I often say "thank you prayers" at night. I guess I'm sending my gratitude out to the universe and reminding myself of the good things in my life.-- Thank you for my husband. Thank you for the health of my children. Thank you for my life. Etc.

I notice the little gifts and good fortunes in my life. Thank you that I remembered my work badge when I thought I forgot it. Thank you that I remembered to bring my sunglasses or my umbrella. Thank you for the ten dollars I found in my purse when I thought I had no cash. Thank you sister for giving me that coral lipstick that you didn't like because it looks good on me -- I love the way it feels and the color is perfect.

I can have gratitude for my health without comparing it to the poor health of others. People in poor health have things to be grateful for as well, of course.
posted by loveandhappiness at 5:52 PM on October 31, 2019 [2 favorites]

I have issues with general "gratitude to the universe" as well, for similar reasons to the ones you listed. So I've never done a gratitude journal or gratitude practice even though I know it's supposed to be good for general life happiness or whatever.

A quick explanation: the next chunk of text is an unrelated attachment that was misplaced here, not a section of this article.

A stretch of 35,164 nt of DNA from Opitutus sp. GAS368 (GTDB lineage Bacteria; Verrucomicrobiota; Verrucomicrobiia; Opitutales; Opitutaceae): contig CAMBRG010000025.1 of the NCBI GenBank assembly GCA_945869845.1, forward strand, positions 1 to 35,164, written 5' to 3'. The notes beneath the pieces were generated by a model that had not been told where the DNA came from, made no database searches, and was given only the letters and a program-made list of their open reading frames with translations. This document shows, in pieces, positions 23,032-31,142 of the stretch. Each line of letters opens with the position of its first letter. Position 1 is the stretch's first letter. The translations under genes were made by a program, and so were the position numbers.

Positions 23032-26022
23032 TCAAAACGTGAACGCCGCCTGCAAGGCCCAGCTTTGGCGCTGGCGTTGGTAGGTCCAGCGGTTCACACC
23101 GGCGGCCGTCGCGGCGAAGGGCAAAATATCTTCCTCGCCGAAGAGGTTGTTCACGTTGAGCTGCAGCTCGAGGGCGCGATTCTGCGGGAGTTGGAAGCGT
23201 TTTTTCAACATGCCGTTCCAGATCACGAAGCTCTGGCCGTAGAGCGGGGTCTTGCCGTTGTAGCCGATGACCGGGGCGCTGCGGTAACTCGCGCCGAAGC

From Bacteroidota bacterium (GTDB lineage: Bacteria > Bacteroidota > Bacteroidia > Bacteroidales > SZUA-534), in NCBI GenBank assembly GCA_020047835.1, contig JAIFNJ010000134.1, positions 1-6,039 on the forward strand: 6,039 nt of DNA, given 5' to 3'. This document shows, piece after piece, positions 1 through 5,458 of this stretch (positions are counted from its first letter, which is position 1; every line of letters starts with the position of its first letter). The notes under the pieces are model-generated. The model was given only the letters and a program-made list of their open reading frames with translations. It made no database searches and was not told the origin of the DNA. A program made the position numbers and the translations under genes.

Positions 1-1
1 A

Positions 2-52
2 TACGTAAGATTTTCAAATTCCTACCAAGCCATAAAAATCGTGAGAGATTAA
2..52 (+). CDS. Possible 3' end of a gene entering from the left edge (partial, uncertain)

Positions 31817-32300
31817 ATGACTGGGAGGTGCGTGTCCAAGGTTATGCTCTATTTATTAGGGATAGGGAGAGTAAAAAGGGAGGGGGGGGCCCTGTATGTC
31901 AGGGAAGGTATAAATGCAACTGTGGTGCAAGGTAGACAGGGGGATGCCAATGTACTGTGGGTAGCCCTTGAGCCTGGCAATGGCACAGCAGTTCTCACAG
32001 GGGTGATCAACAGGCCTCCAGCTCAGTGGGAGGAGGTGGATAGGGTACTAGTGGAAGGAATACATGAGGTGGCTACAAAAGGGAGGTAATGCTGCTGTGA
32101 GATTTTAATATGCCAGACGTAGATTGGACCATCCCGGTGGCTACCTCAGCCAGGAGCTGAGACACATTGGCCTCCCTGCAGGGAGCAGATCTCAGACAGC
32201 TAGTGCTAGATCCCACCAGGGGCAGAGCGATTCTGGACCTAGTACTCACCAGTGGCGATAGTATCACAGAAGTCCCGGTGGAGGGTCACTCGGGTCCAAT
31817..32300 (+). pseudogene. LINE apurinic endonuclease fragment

My WW coach does a daily practice of listing three "good things" that happened that day instead. They can be as simple as a great lunch, or loving her job today, or working from home, or getting all her planned activity in. Or bigger things like finally getting the kitchen remodel finished, or a great vacation, or spending time with her grandkids. She doesn't worry about being repetitive either... working from home makes the list once or twice every week! I haven't started this practice yet myself, but it feels less uncomfortable to me than a gratitude journal.
posted by Serene Empress Dork at 5:53 PM on October 31, 2019

So, I agree with "gratitude can stop with the first sentence," but I do feel like at least for me, there are specific assocations/underpinnings that I may not vocalize, but inform how I think/feel/behave. So, here is what I would be thinking (even if not consciously) in your examples:

- Someone gave me something! Oh no, now I owe them! I am indebted!

"Someone gave me something! Wow, they know me so well to know I would like this, and took the time/money/effort to give me it! They must really want to make me happy! Gosh, what could I do that would make them happy?"

- I'm lucky! I got something that not everyone else has. Oh no, why did I get it? I don't deserve it more than anyone else does. Isn't that unfair? Isn't it bad that I have it?

"I'm lucky! Not everybody gets this, but I did! The universe aligned totally randomly to make that happen, isn't that weird and cool? Since I was lucky, I didn't have to put in the extra energy/effort/money/whatever to get it, so now I have extra energy/effort/money/whatever for other things, including helping out other people."

- What I have now is better than some worse alternative. Oh no, things COULD become worse, I am not safe!